Maybe it’s because I’m white. Maybe it’s being raised in the 90s during an overdrive time of in your face acceptance and the belief that anyone can do anything and don’t judge a book by its cover. Maybe it’s just my fear of pissing people off for using the wrong word.
But it was rough to crack open The Sunset Limited, a Cormac McCarthy play with two unnamed characters labeled only as White and Black.
(Quick synopsis: They are in Black’s tenement apartment after Black stopped White from jumping in front of the eponymous train. Black believes in God. White doesn’t.)
One particular stage direction hammered home my discomfort.
The black gets up.
Well, okay. McCarthy has been referencing their lines with merely White and Black. It’s kinda okay, right? Because I’m sure the white guy will be referenced in the same way.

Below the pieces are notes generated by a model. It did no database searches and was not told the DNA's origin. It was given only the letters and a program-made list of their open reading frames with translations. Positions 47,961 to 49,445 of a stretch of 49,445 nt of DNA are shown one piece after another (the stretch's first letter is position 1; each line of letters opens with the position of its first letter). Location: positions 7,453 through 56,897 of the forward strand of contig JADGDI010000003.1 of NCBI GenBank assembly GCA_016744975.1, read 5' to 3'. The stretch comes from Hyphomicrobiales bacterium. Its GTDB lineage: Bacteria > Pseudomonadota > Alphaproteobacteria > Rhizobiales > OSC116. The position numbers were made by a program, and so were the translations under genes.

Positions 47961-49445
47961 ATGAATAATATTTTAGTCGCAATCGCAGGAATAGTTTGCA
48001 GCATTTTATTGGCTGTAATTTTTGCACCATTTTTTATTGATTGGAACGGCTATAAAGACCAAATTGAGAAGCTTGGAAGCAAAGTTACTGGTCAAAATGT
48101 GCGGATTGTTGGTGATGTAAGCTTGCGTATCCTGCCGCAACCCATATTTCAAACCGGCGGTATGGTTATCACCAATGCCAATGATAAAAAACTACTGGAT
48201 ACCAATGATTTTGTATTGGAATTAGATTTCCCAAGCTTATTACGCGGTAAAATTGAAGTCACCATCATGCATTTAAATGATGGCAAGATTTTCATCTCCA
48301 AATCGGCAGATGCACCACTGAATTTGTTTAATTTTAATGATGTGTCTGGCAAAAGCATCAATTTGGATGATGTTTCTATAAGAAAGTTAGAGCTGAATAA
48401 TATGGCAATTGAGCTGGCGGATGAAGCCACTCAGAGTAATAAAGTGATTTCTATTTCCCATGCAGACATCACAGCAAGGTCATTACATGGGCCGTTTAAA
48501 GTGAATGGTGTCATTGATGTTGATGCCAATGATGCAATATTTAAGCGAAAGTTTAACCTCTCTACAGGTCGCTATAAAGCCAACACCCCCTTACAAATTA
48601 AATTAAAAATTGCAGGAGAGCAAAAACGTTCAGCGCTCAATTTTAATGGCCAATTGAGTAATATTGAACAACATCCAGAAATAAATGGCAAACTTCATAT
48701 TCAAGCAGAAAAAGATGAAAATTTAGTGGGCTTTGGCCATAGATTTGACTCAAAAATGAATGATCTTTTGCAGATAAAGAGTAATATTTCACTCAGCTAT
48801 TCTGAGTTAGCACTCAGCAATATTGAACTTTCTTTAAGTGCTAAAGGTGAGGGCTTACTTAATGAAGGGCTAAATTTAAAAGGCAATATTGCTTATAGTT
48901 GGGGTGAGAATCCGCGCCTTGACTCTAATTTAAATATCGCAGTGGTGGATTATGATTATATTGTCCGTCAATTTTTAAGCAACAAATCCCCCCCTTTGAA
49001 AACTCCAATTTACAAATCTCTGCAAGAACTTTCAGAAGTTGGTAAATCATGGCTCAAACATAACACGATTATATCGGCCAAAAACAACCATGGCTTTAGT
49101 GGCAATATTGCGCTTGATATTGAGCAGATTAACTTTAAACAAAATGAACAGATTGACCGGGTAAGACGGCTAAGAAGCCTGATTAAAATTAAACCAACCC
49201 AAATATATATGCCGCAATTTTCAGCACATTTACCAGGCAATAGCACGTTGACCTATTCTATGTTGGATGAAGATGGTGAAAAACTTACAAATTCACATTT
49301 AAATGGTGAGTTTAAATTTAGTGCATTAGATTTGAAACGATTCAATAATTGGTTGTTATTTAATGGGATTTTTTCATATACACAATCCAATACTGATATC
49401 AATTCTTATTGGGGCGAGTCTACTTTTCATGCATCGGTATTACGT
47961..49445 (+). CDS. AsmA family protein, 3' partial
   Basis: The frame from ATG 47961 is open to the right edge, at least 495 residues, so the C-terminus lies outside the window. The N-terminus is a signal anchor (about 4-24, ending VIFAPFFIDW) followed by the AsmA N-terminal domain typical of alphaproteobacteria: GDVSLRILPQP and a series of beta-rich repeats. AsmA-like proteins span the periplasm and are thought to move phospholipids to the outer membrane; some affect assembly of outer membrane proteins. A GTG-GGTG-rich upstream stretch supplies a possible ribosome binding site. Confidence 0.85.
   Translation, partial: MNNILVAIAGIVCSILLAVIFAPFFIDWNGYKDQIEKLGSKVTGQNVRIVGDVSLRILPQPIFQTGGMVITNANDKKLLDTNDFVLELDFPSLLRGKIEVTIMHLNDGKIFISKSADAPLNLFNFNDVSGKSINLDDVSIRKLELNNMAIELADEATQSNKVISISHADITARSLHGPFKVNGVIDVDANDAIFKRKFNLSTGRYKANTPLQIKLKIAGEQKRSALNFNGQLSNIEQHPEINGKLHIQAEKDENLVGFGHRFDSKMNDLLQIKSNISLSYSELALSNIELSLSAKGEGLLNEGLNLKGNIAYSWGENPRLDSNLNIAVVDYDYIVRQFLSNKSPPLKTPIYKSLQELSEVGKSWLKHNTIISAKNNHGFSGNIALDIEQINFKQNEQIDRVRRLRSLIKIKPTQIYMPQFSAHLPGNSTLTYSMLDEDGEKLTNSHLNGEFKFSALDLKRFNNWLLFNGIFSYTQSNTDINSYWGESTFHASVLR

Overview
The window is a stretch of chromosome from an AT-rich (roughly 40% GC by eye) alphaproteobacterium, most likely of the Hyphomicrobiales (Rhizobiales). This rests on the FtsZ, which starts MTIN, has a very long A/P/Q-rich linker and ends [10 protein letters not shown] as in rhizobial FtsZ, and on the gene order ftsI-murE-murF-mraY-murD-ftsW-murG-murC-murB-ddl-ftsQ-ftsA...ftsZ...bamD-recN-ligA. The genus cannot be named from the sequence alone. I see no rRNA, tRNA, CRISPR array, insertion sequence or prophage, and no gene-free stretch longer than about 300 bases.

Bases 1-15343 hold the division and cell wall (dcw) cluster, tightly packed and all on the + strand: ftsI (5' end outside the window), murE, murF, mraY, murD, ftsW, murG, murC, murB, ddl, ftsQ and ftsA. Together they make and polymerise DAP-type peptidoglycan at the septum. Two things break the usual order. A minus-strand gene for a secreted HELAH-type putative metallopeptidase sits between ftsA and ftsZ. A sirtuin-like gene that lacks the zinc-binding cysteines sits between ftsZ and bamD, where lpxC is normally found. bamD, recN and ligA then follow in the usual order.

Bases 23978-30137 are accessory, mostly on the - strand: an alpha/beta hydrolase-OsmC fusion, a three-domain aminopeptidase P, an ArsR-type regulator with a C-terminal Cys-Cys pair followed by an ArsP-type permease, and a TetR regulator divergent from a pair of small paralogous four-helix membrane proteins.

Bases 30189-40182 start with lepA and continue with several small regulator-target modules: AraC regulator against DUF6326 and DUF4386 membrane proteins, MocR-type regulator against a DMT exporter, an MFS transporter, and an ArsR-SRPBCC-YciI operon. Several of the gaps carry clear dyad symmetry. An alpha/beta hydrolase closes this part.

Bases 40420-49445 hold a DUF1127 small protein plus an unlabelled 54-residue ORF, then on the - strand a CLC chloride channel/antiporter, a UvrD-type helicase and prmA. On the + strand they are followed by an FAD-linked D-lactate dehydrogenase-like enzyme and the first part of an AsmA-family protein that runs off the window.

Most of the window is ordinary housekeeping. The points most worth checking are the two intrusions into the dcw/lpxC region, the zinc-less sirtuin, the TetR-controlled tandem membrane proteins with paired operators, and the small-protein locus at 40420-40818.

The professor stands with his head lowered.
It’s hard to differentiate between my natural inclination to want to not whittle people down to just any one label and what McCarthy is clearly trying to make me feel.
Dude, it worked. I’m uncomfortable.
Which I presume is the point. McCarty specifically chose to omit character names for a reason. The two men quickly become caricatures. The white liberal professor with nothing to live for. The black criminal who heard the voice of God and is a true believer.
Or maybe more. A guardian angel sent down to protect the man contemplating suicide? A purgatory of some sort?
I think the caricature theory might hold the most water. Stereotypes are uncomfortable, yes. But by choosing to dance with stereotypes and go to the extremes, McCarthy is upping the ante. The audience/reader (more on that later) is forced to live in the extremes as well, no matter how difficult. The ultimate conversation – is there a God? – is difficult. Everything is difficult, according to much of McCarthy’s work, including merely being alive. Why mince words?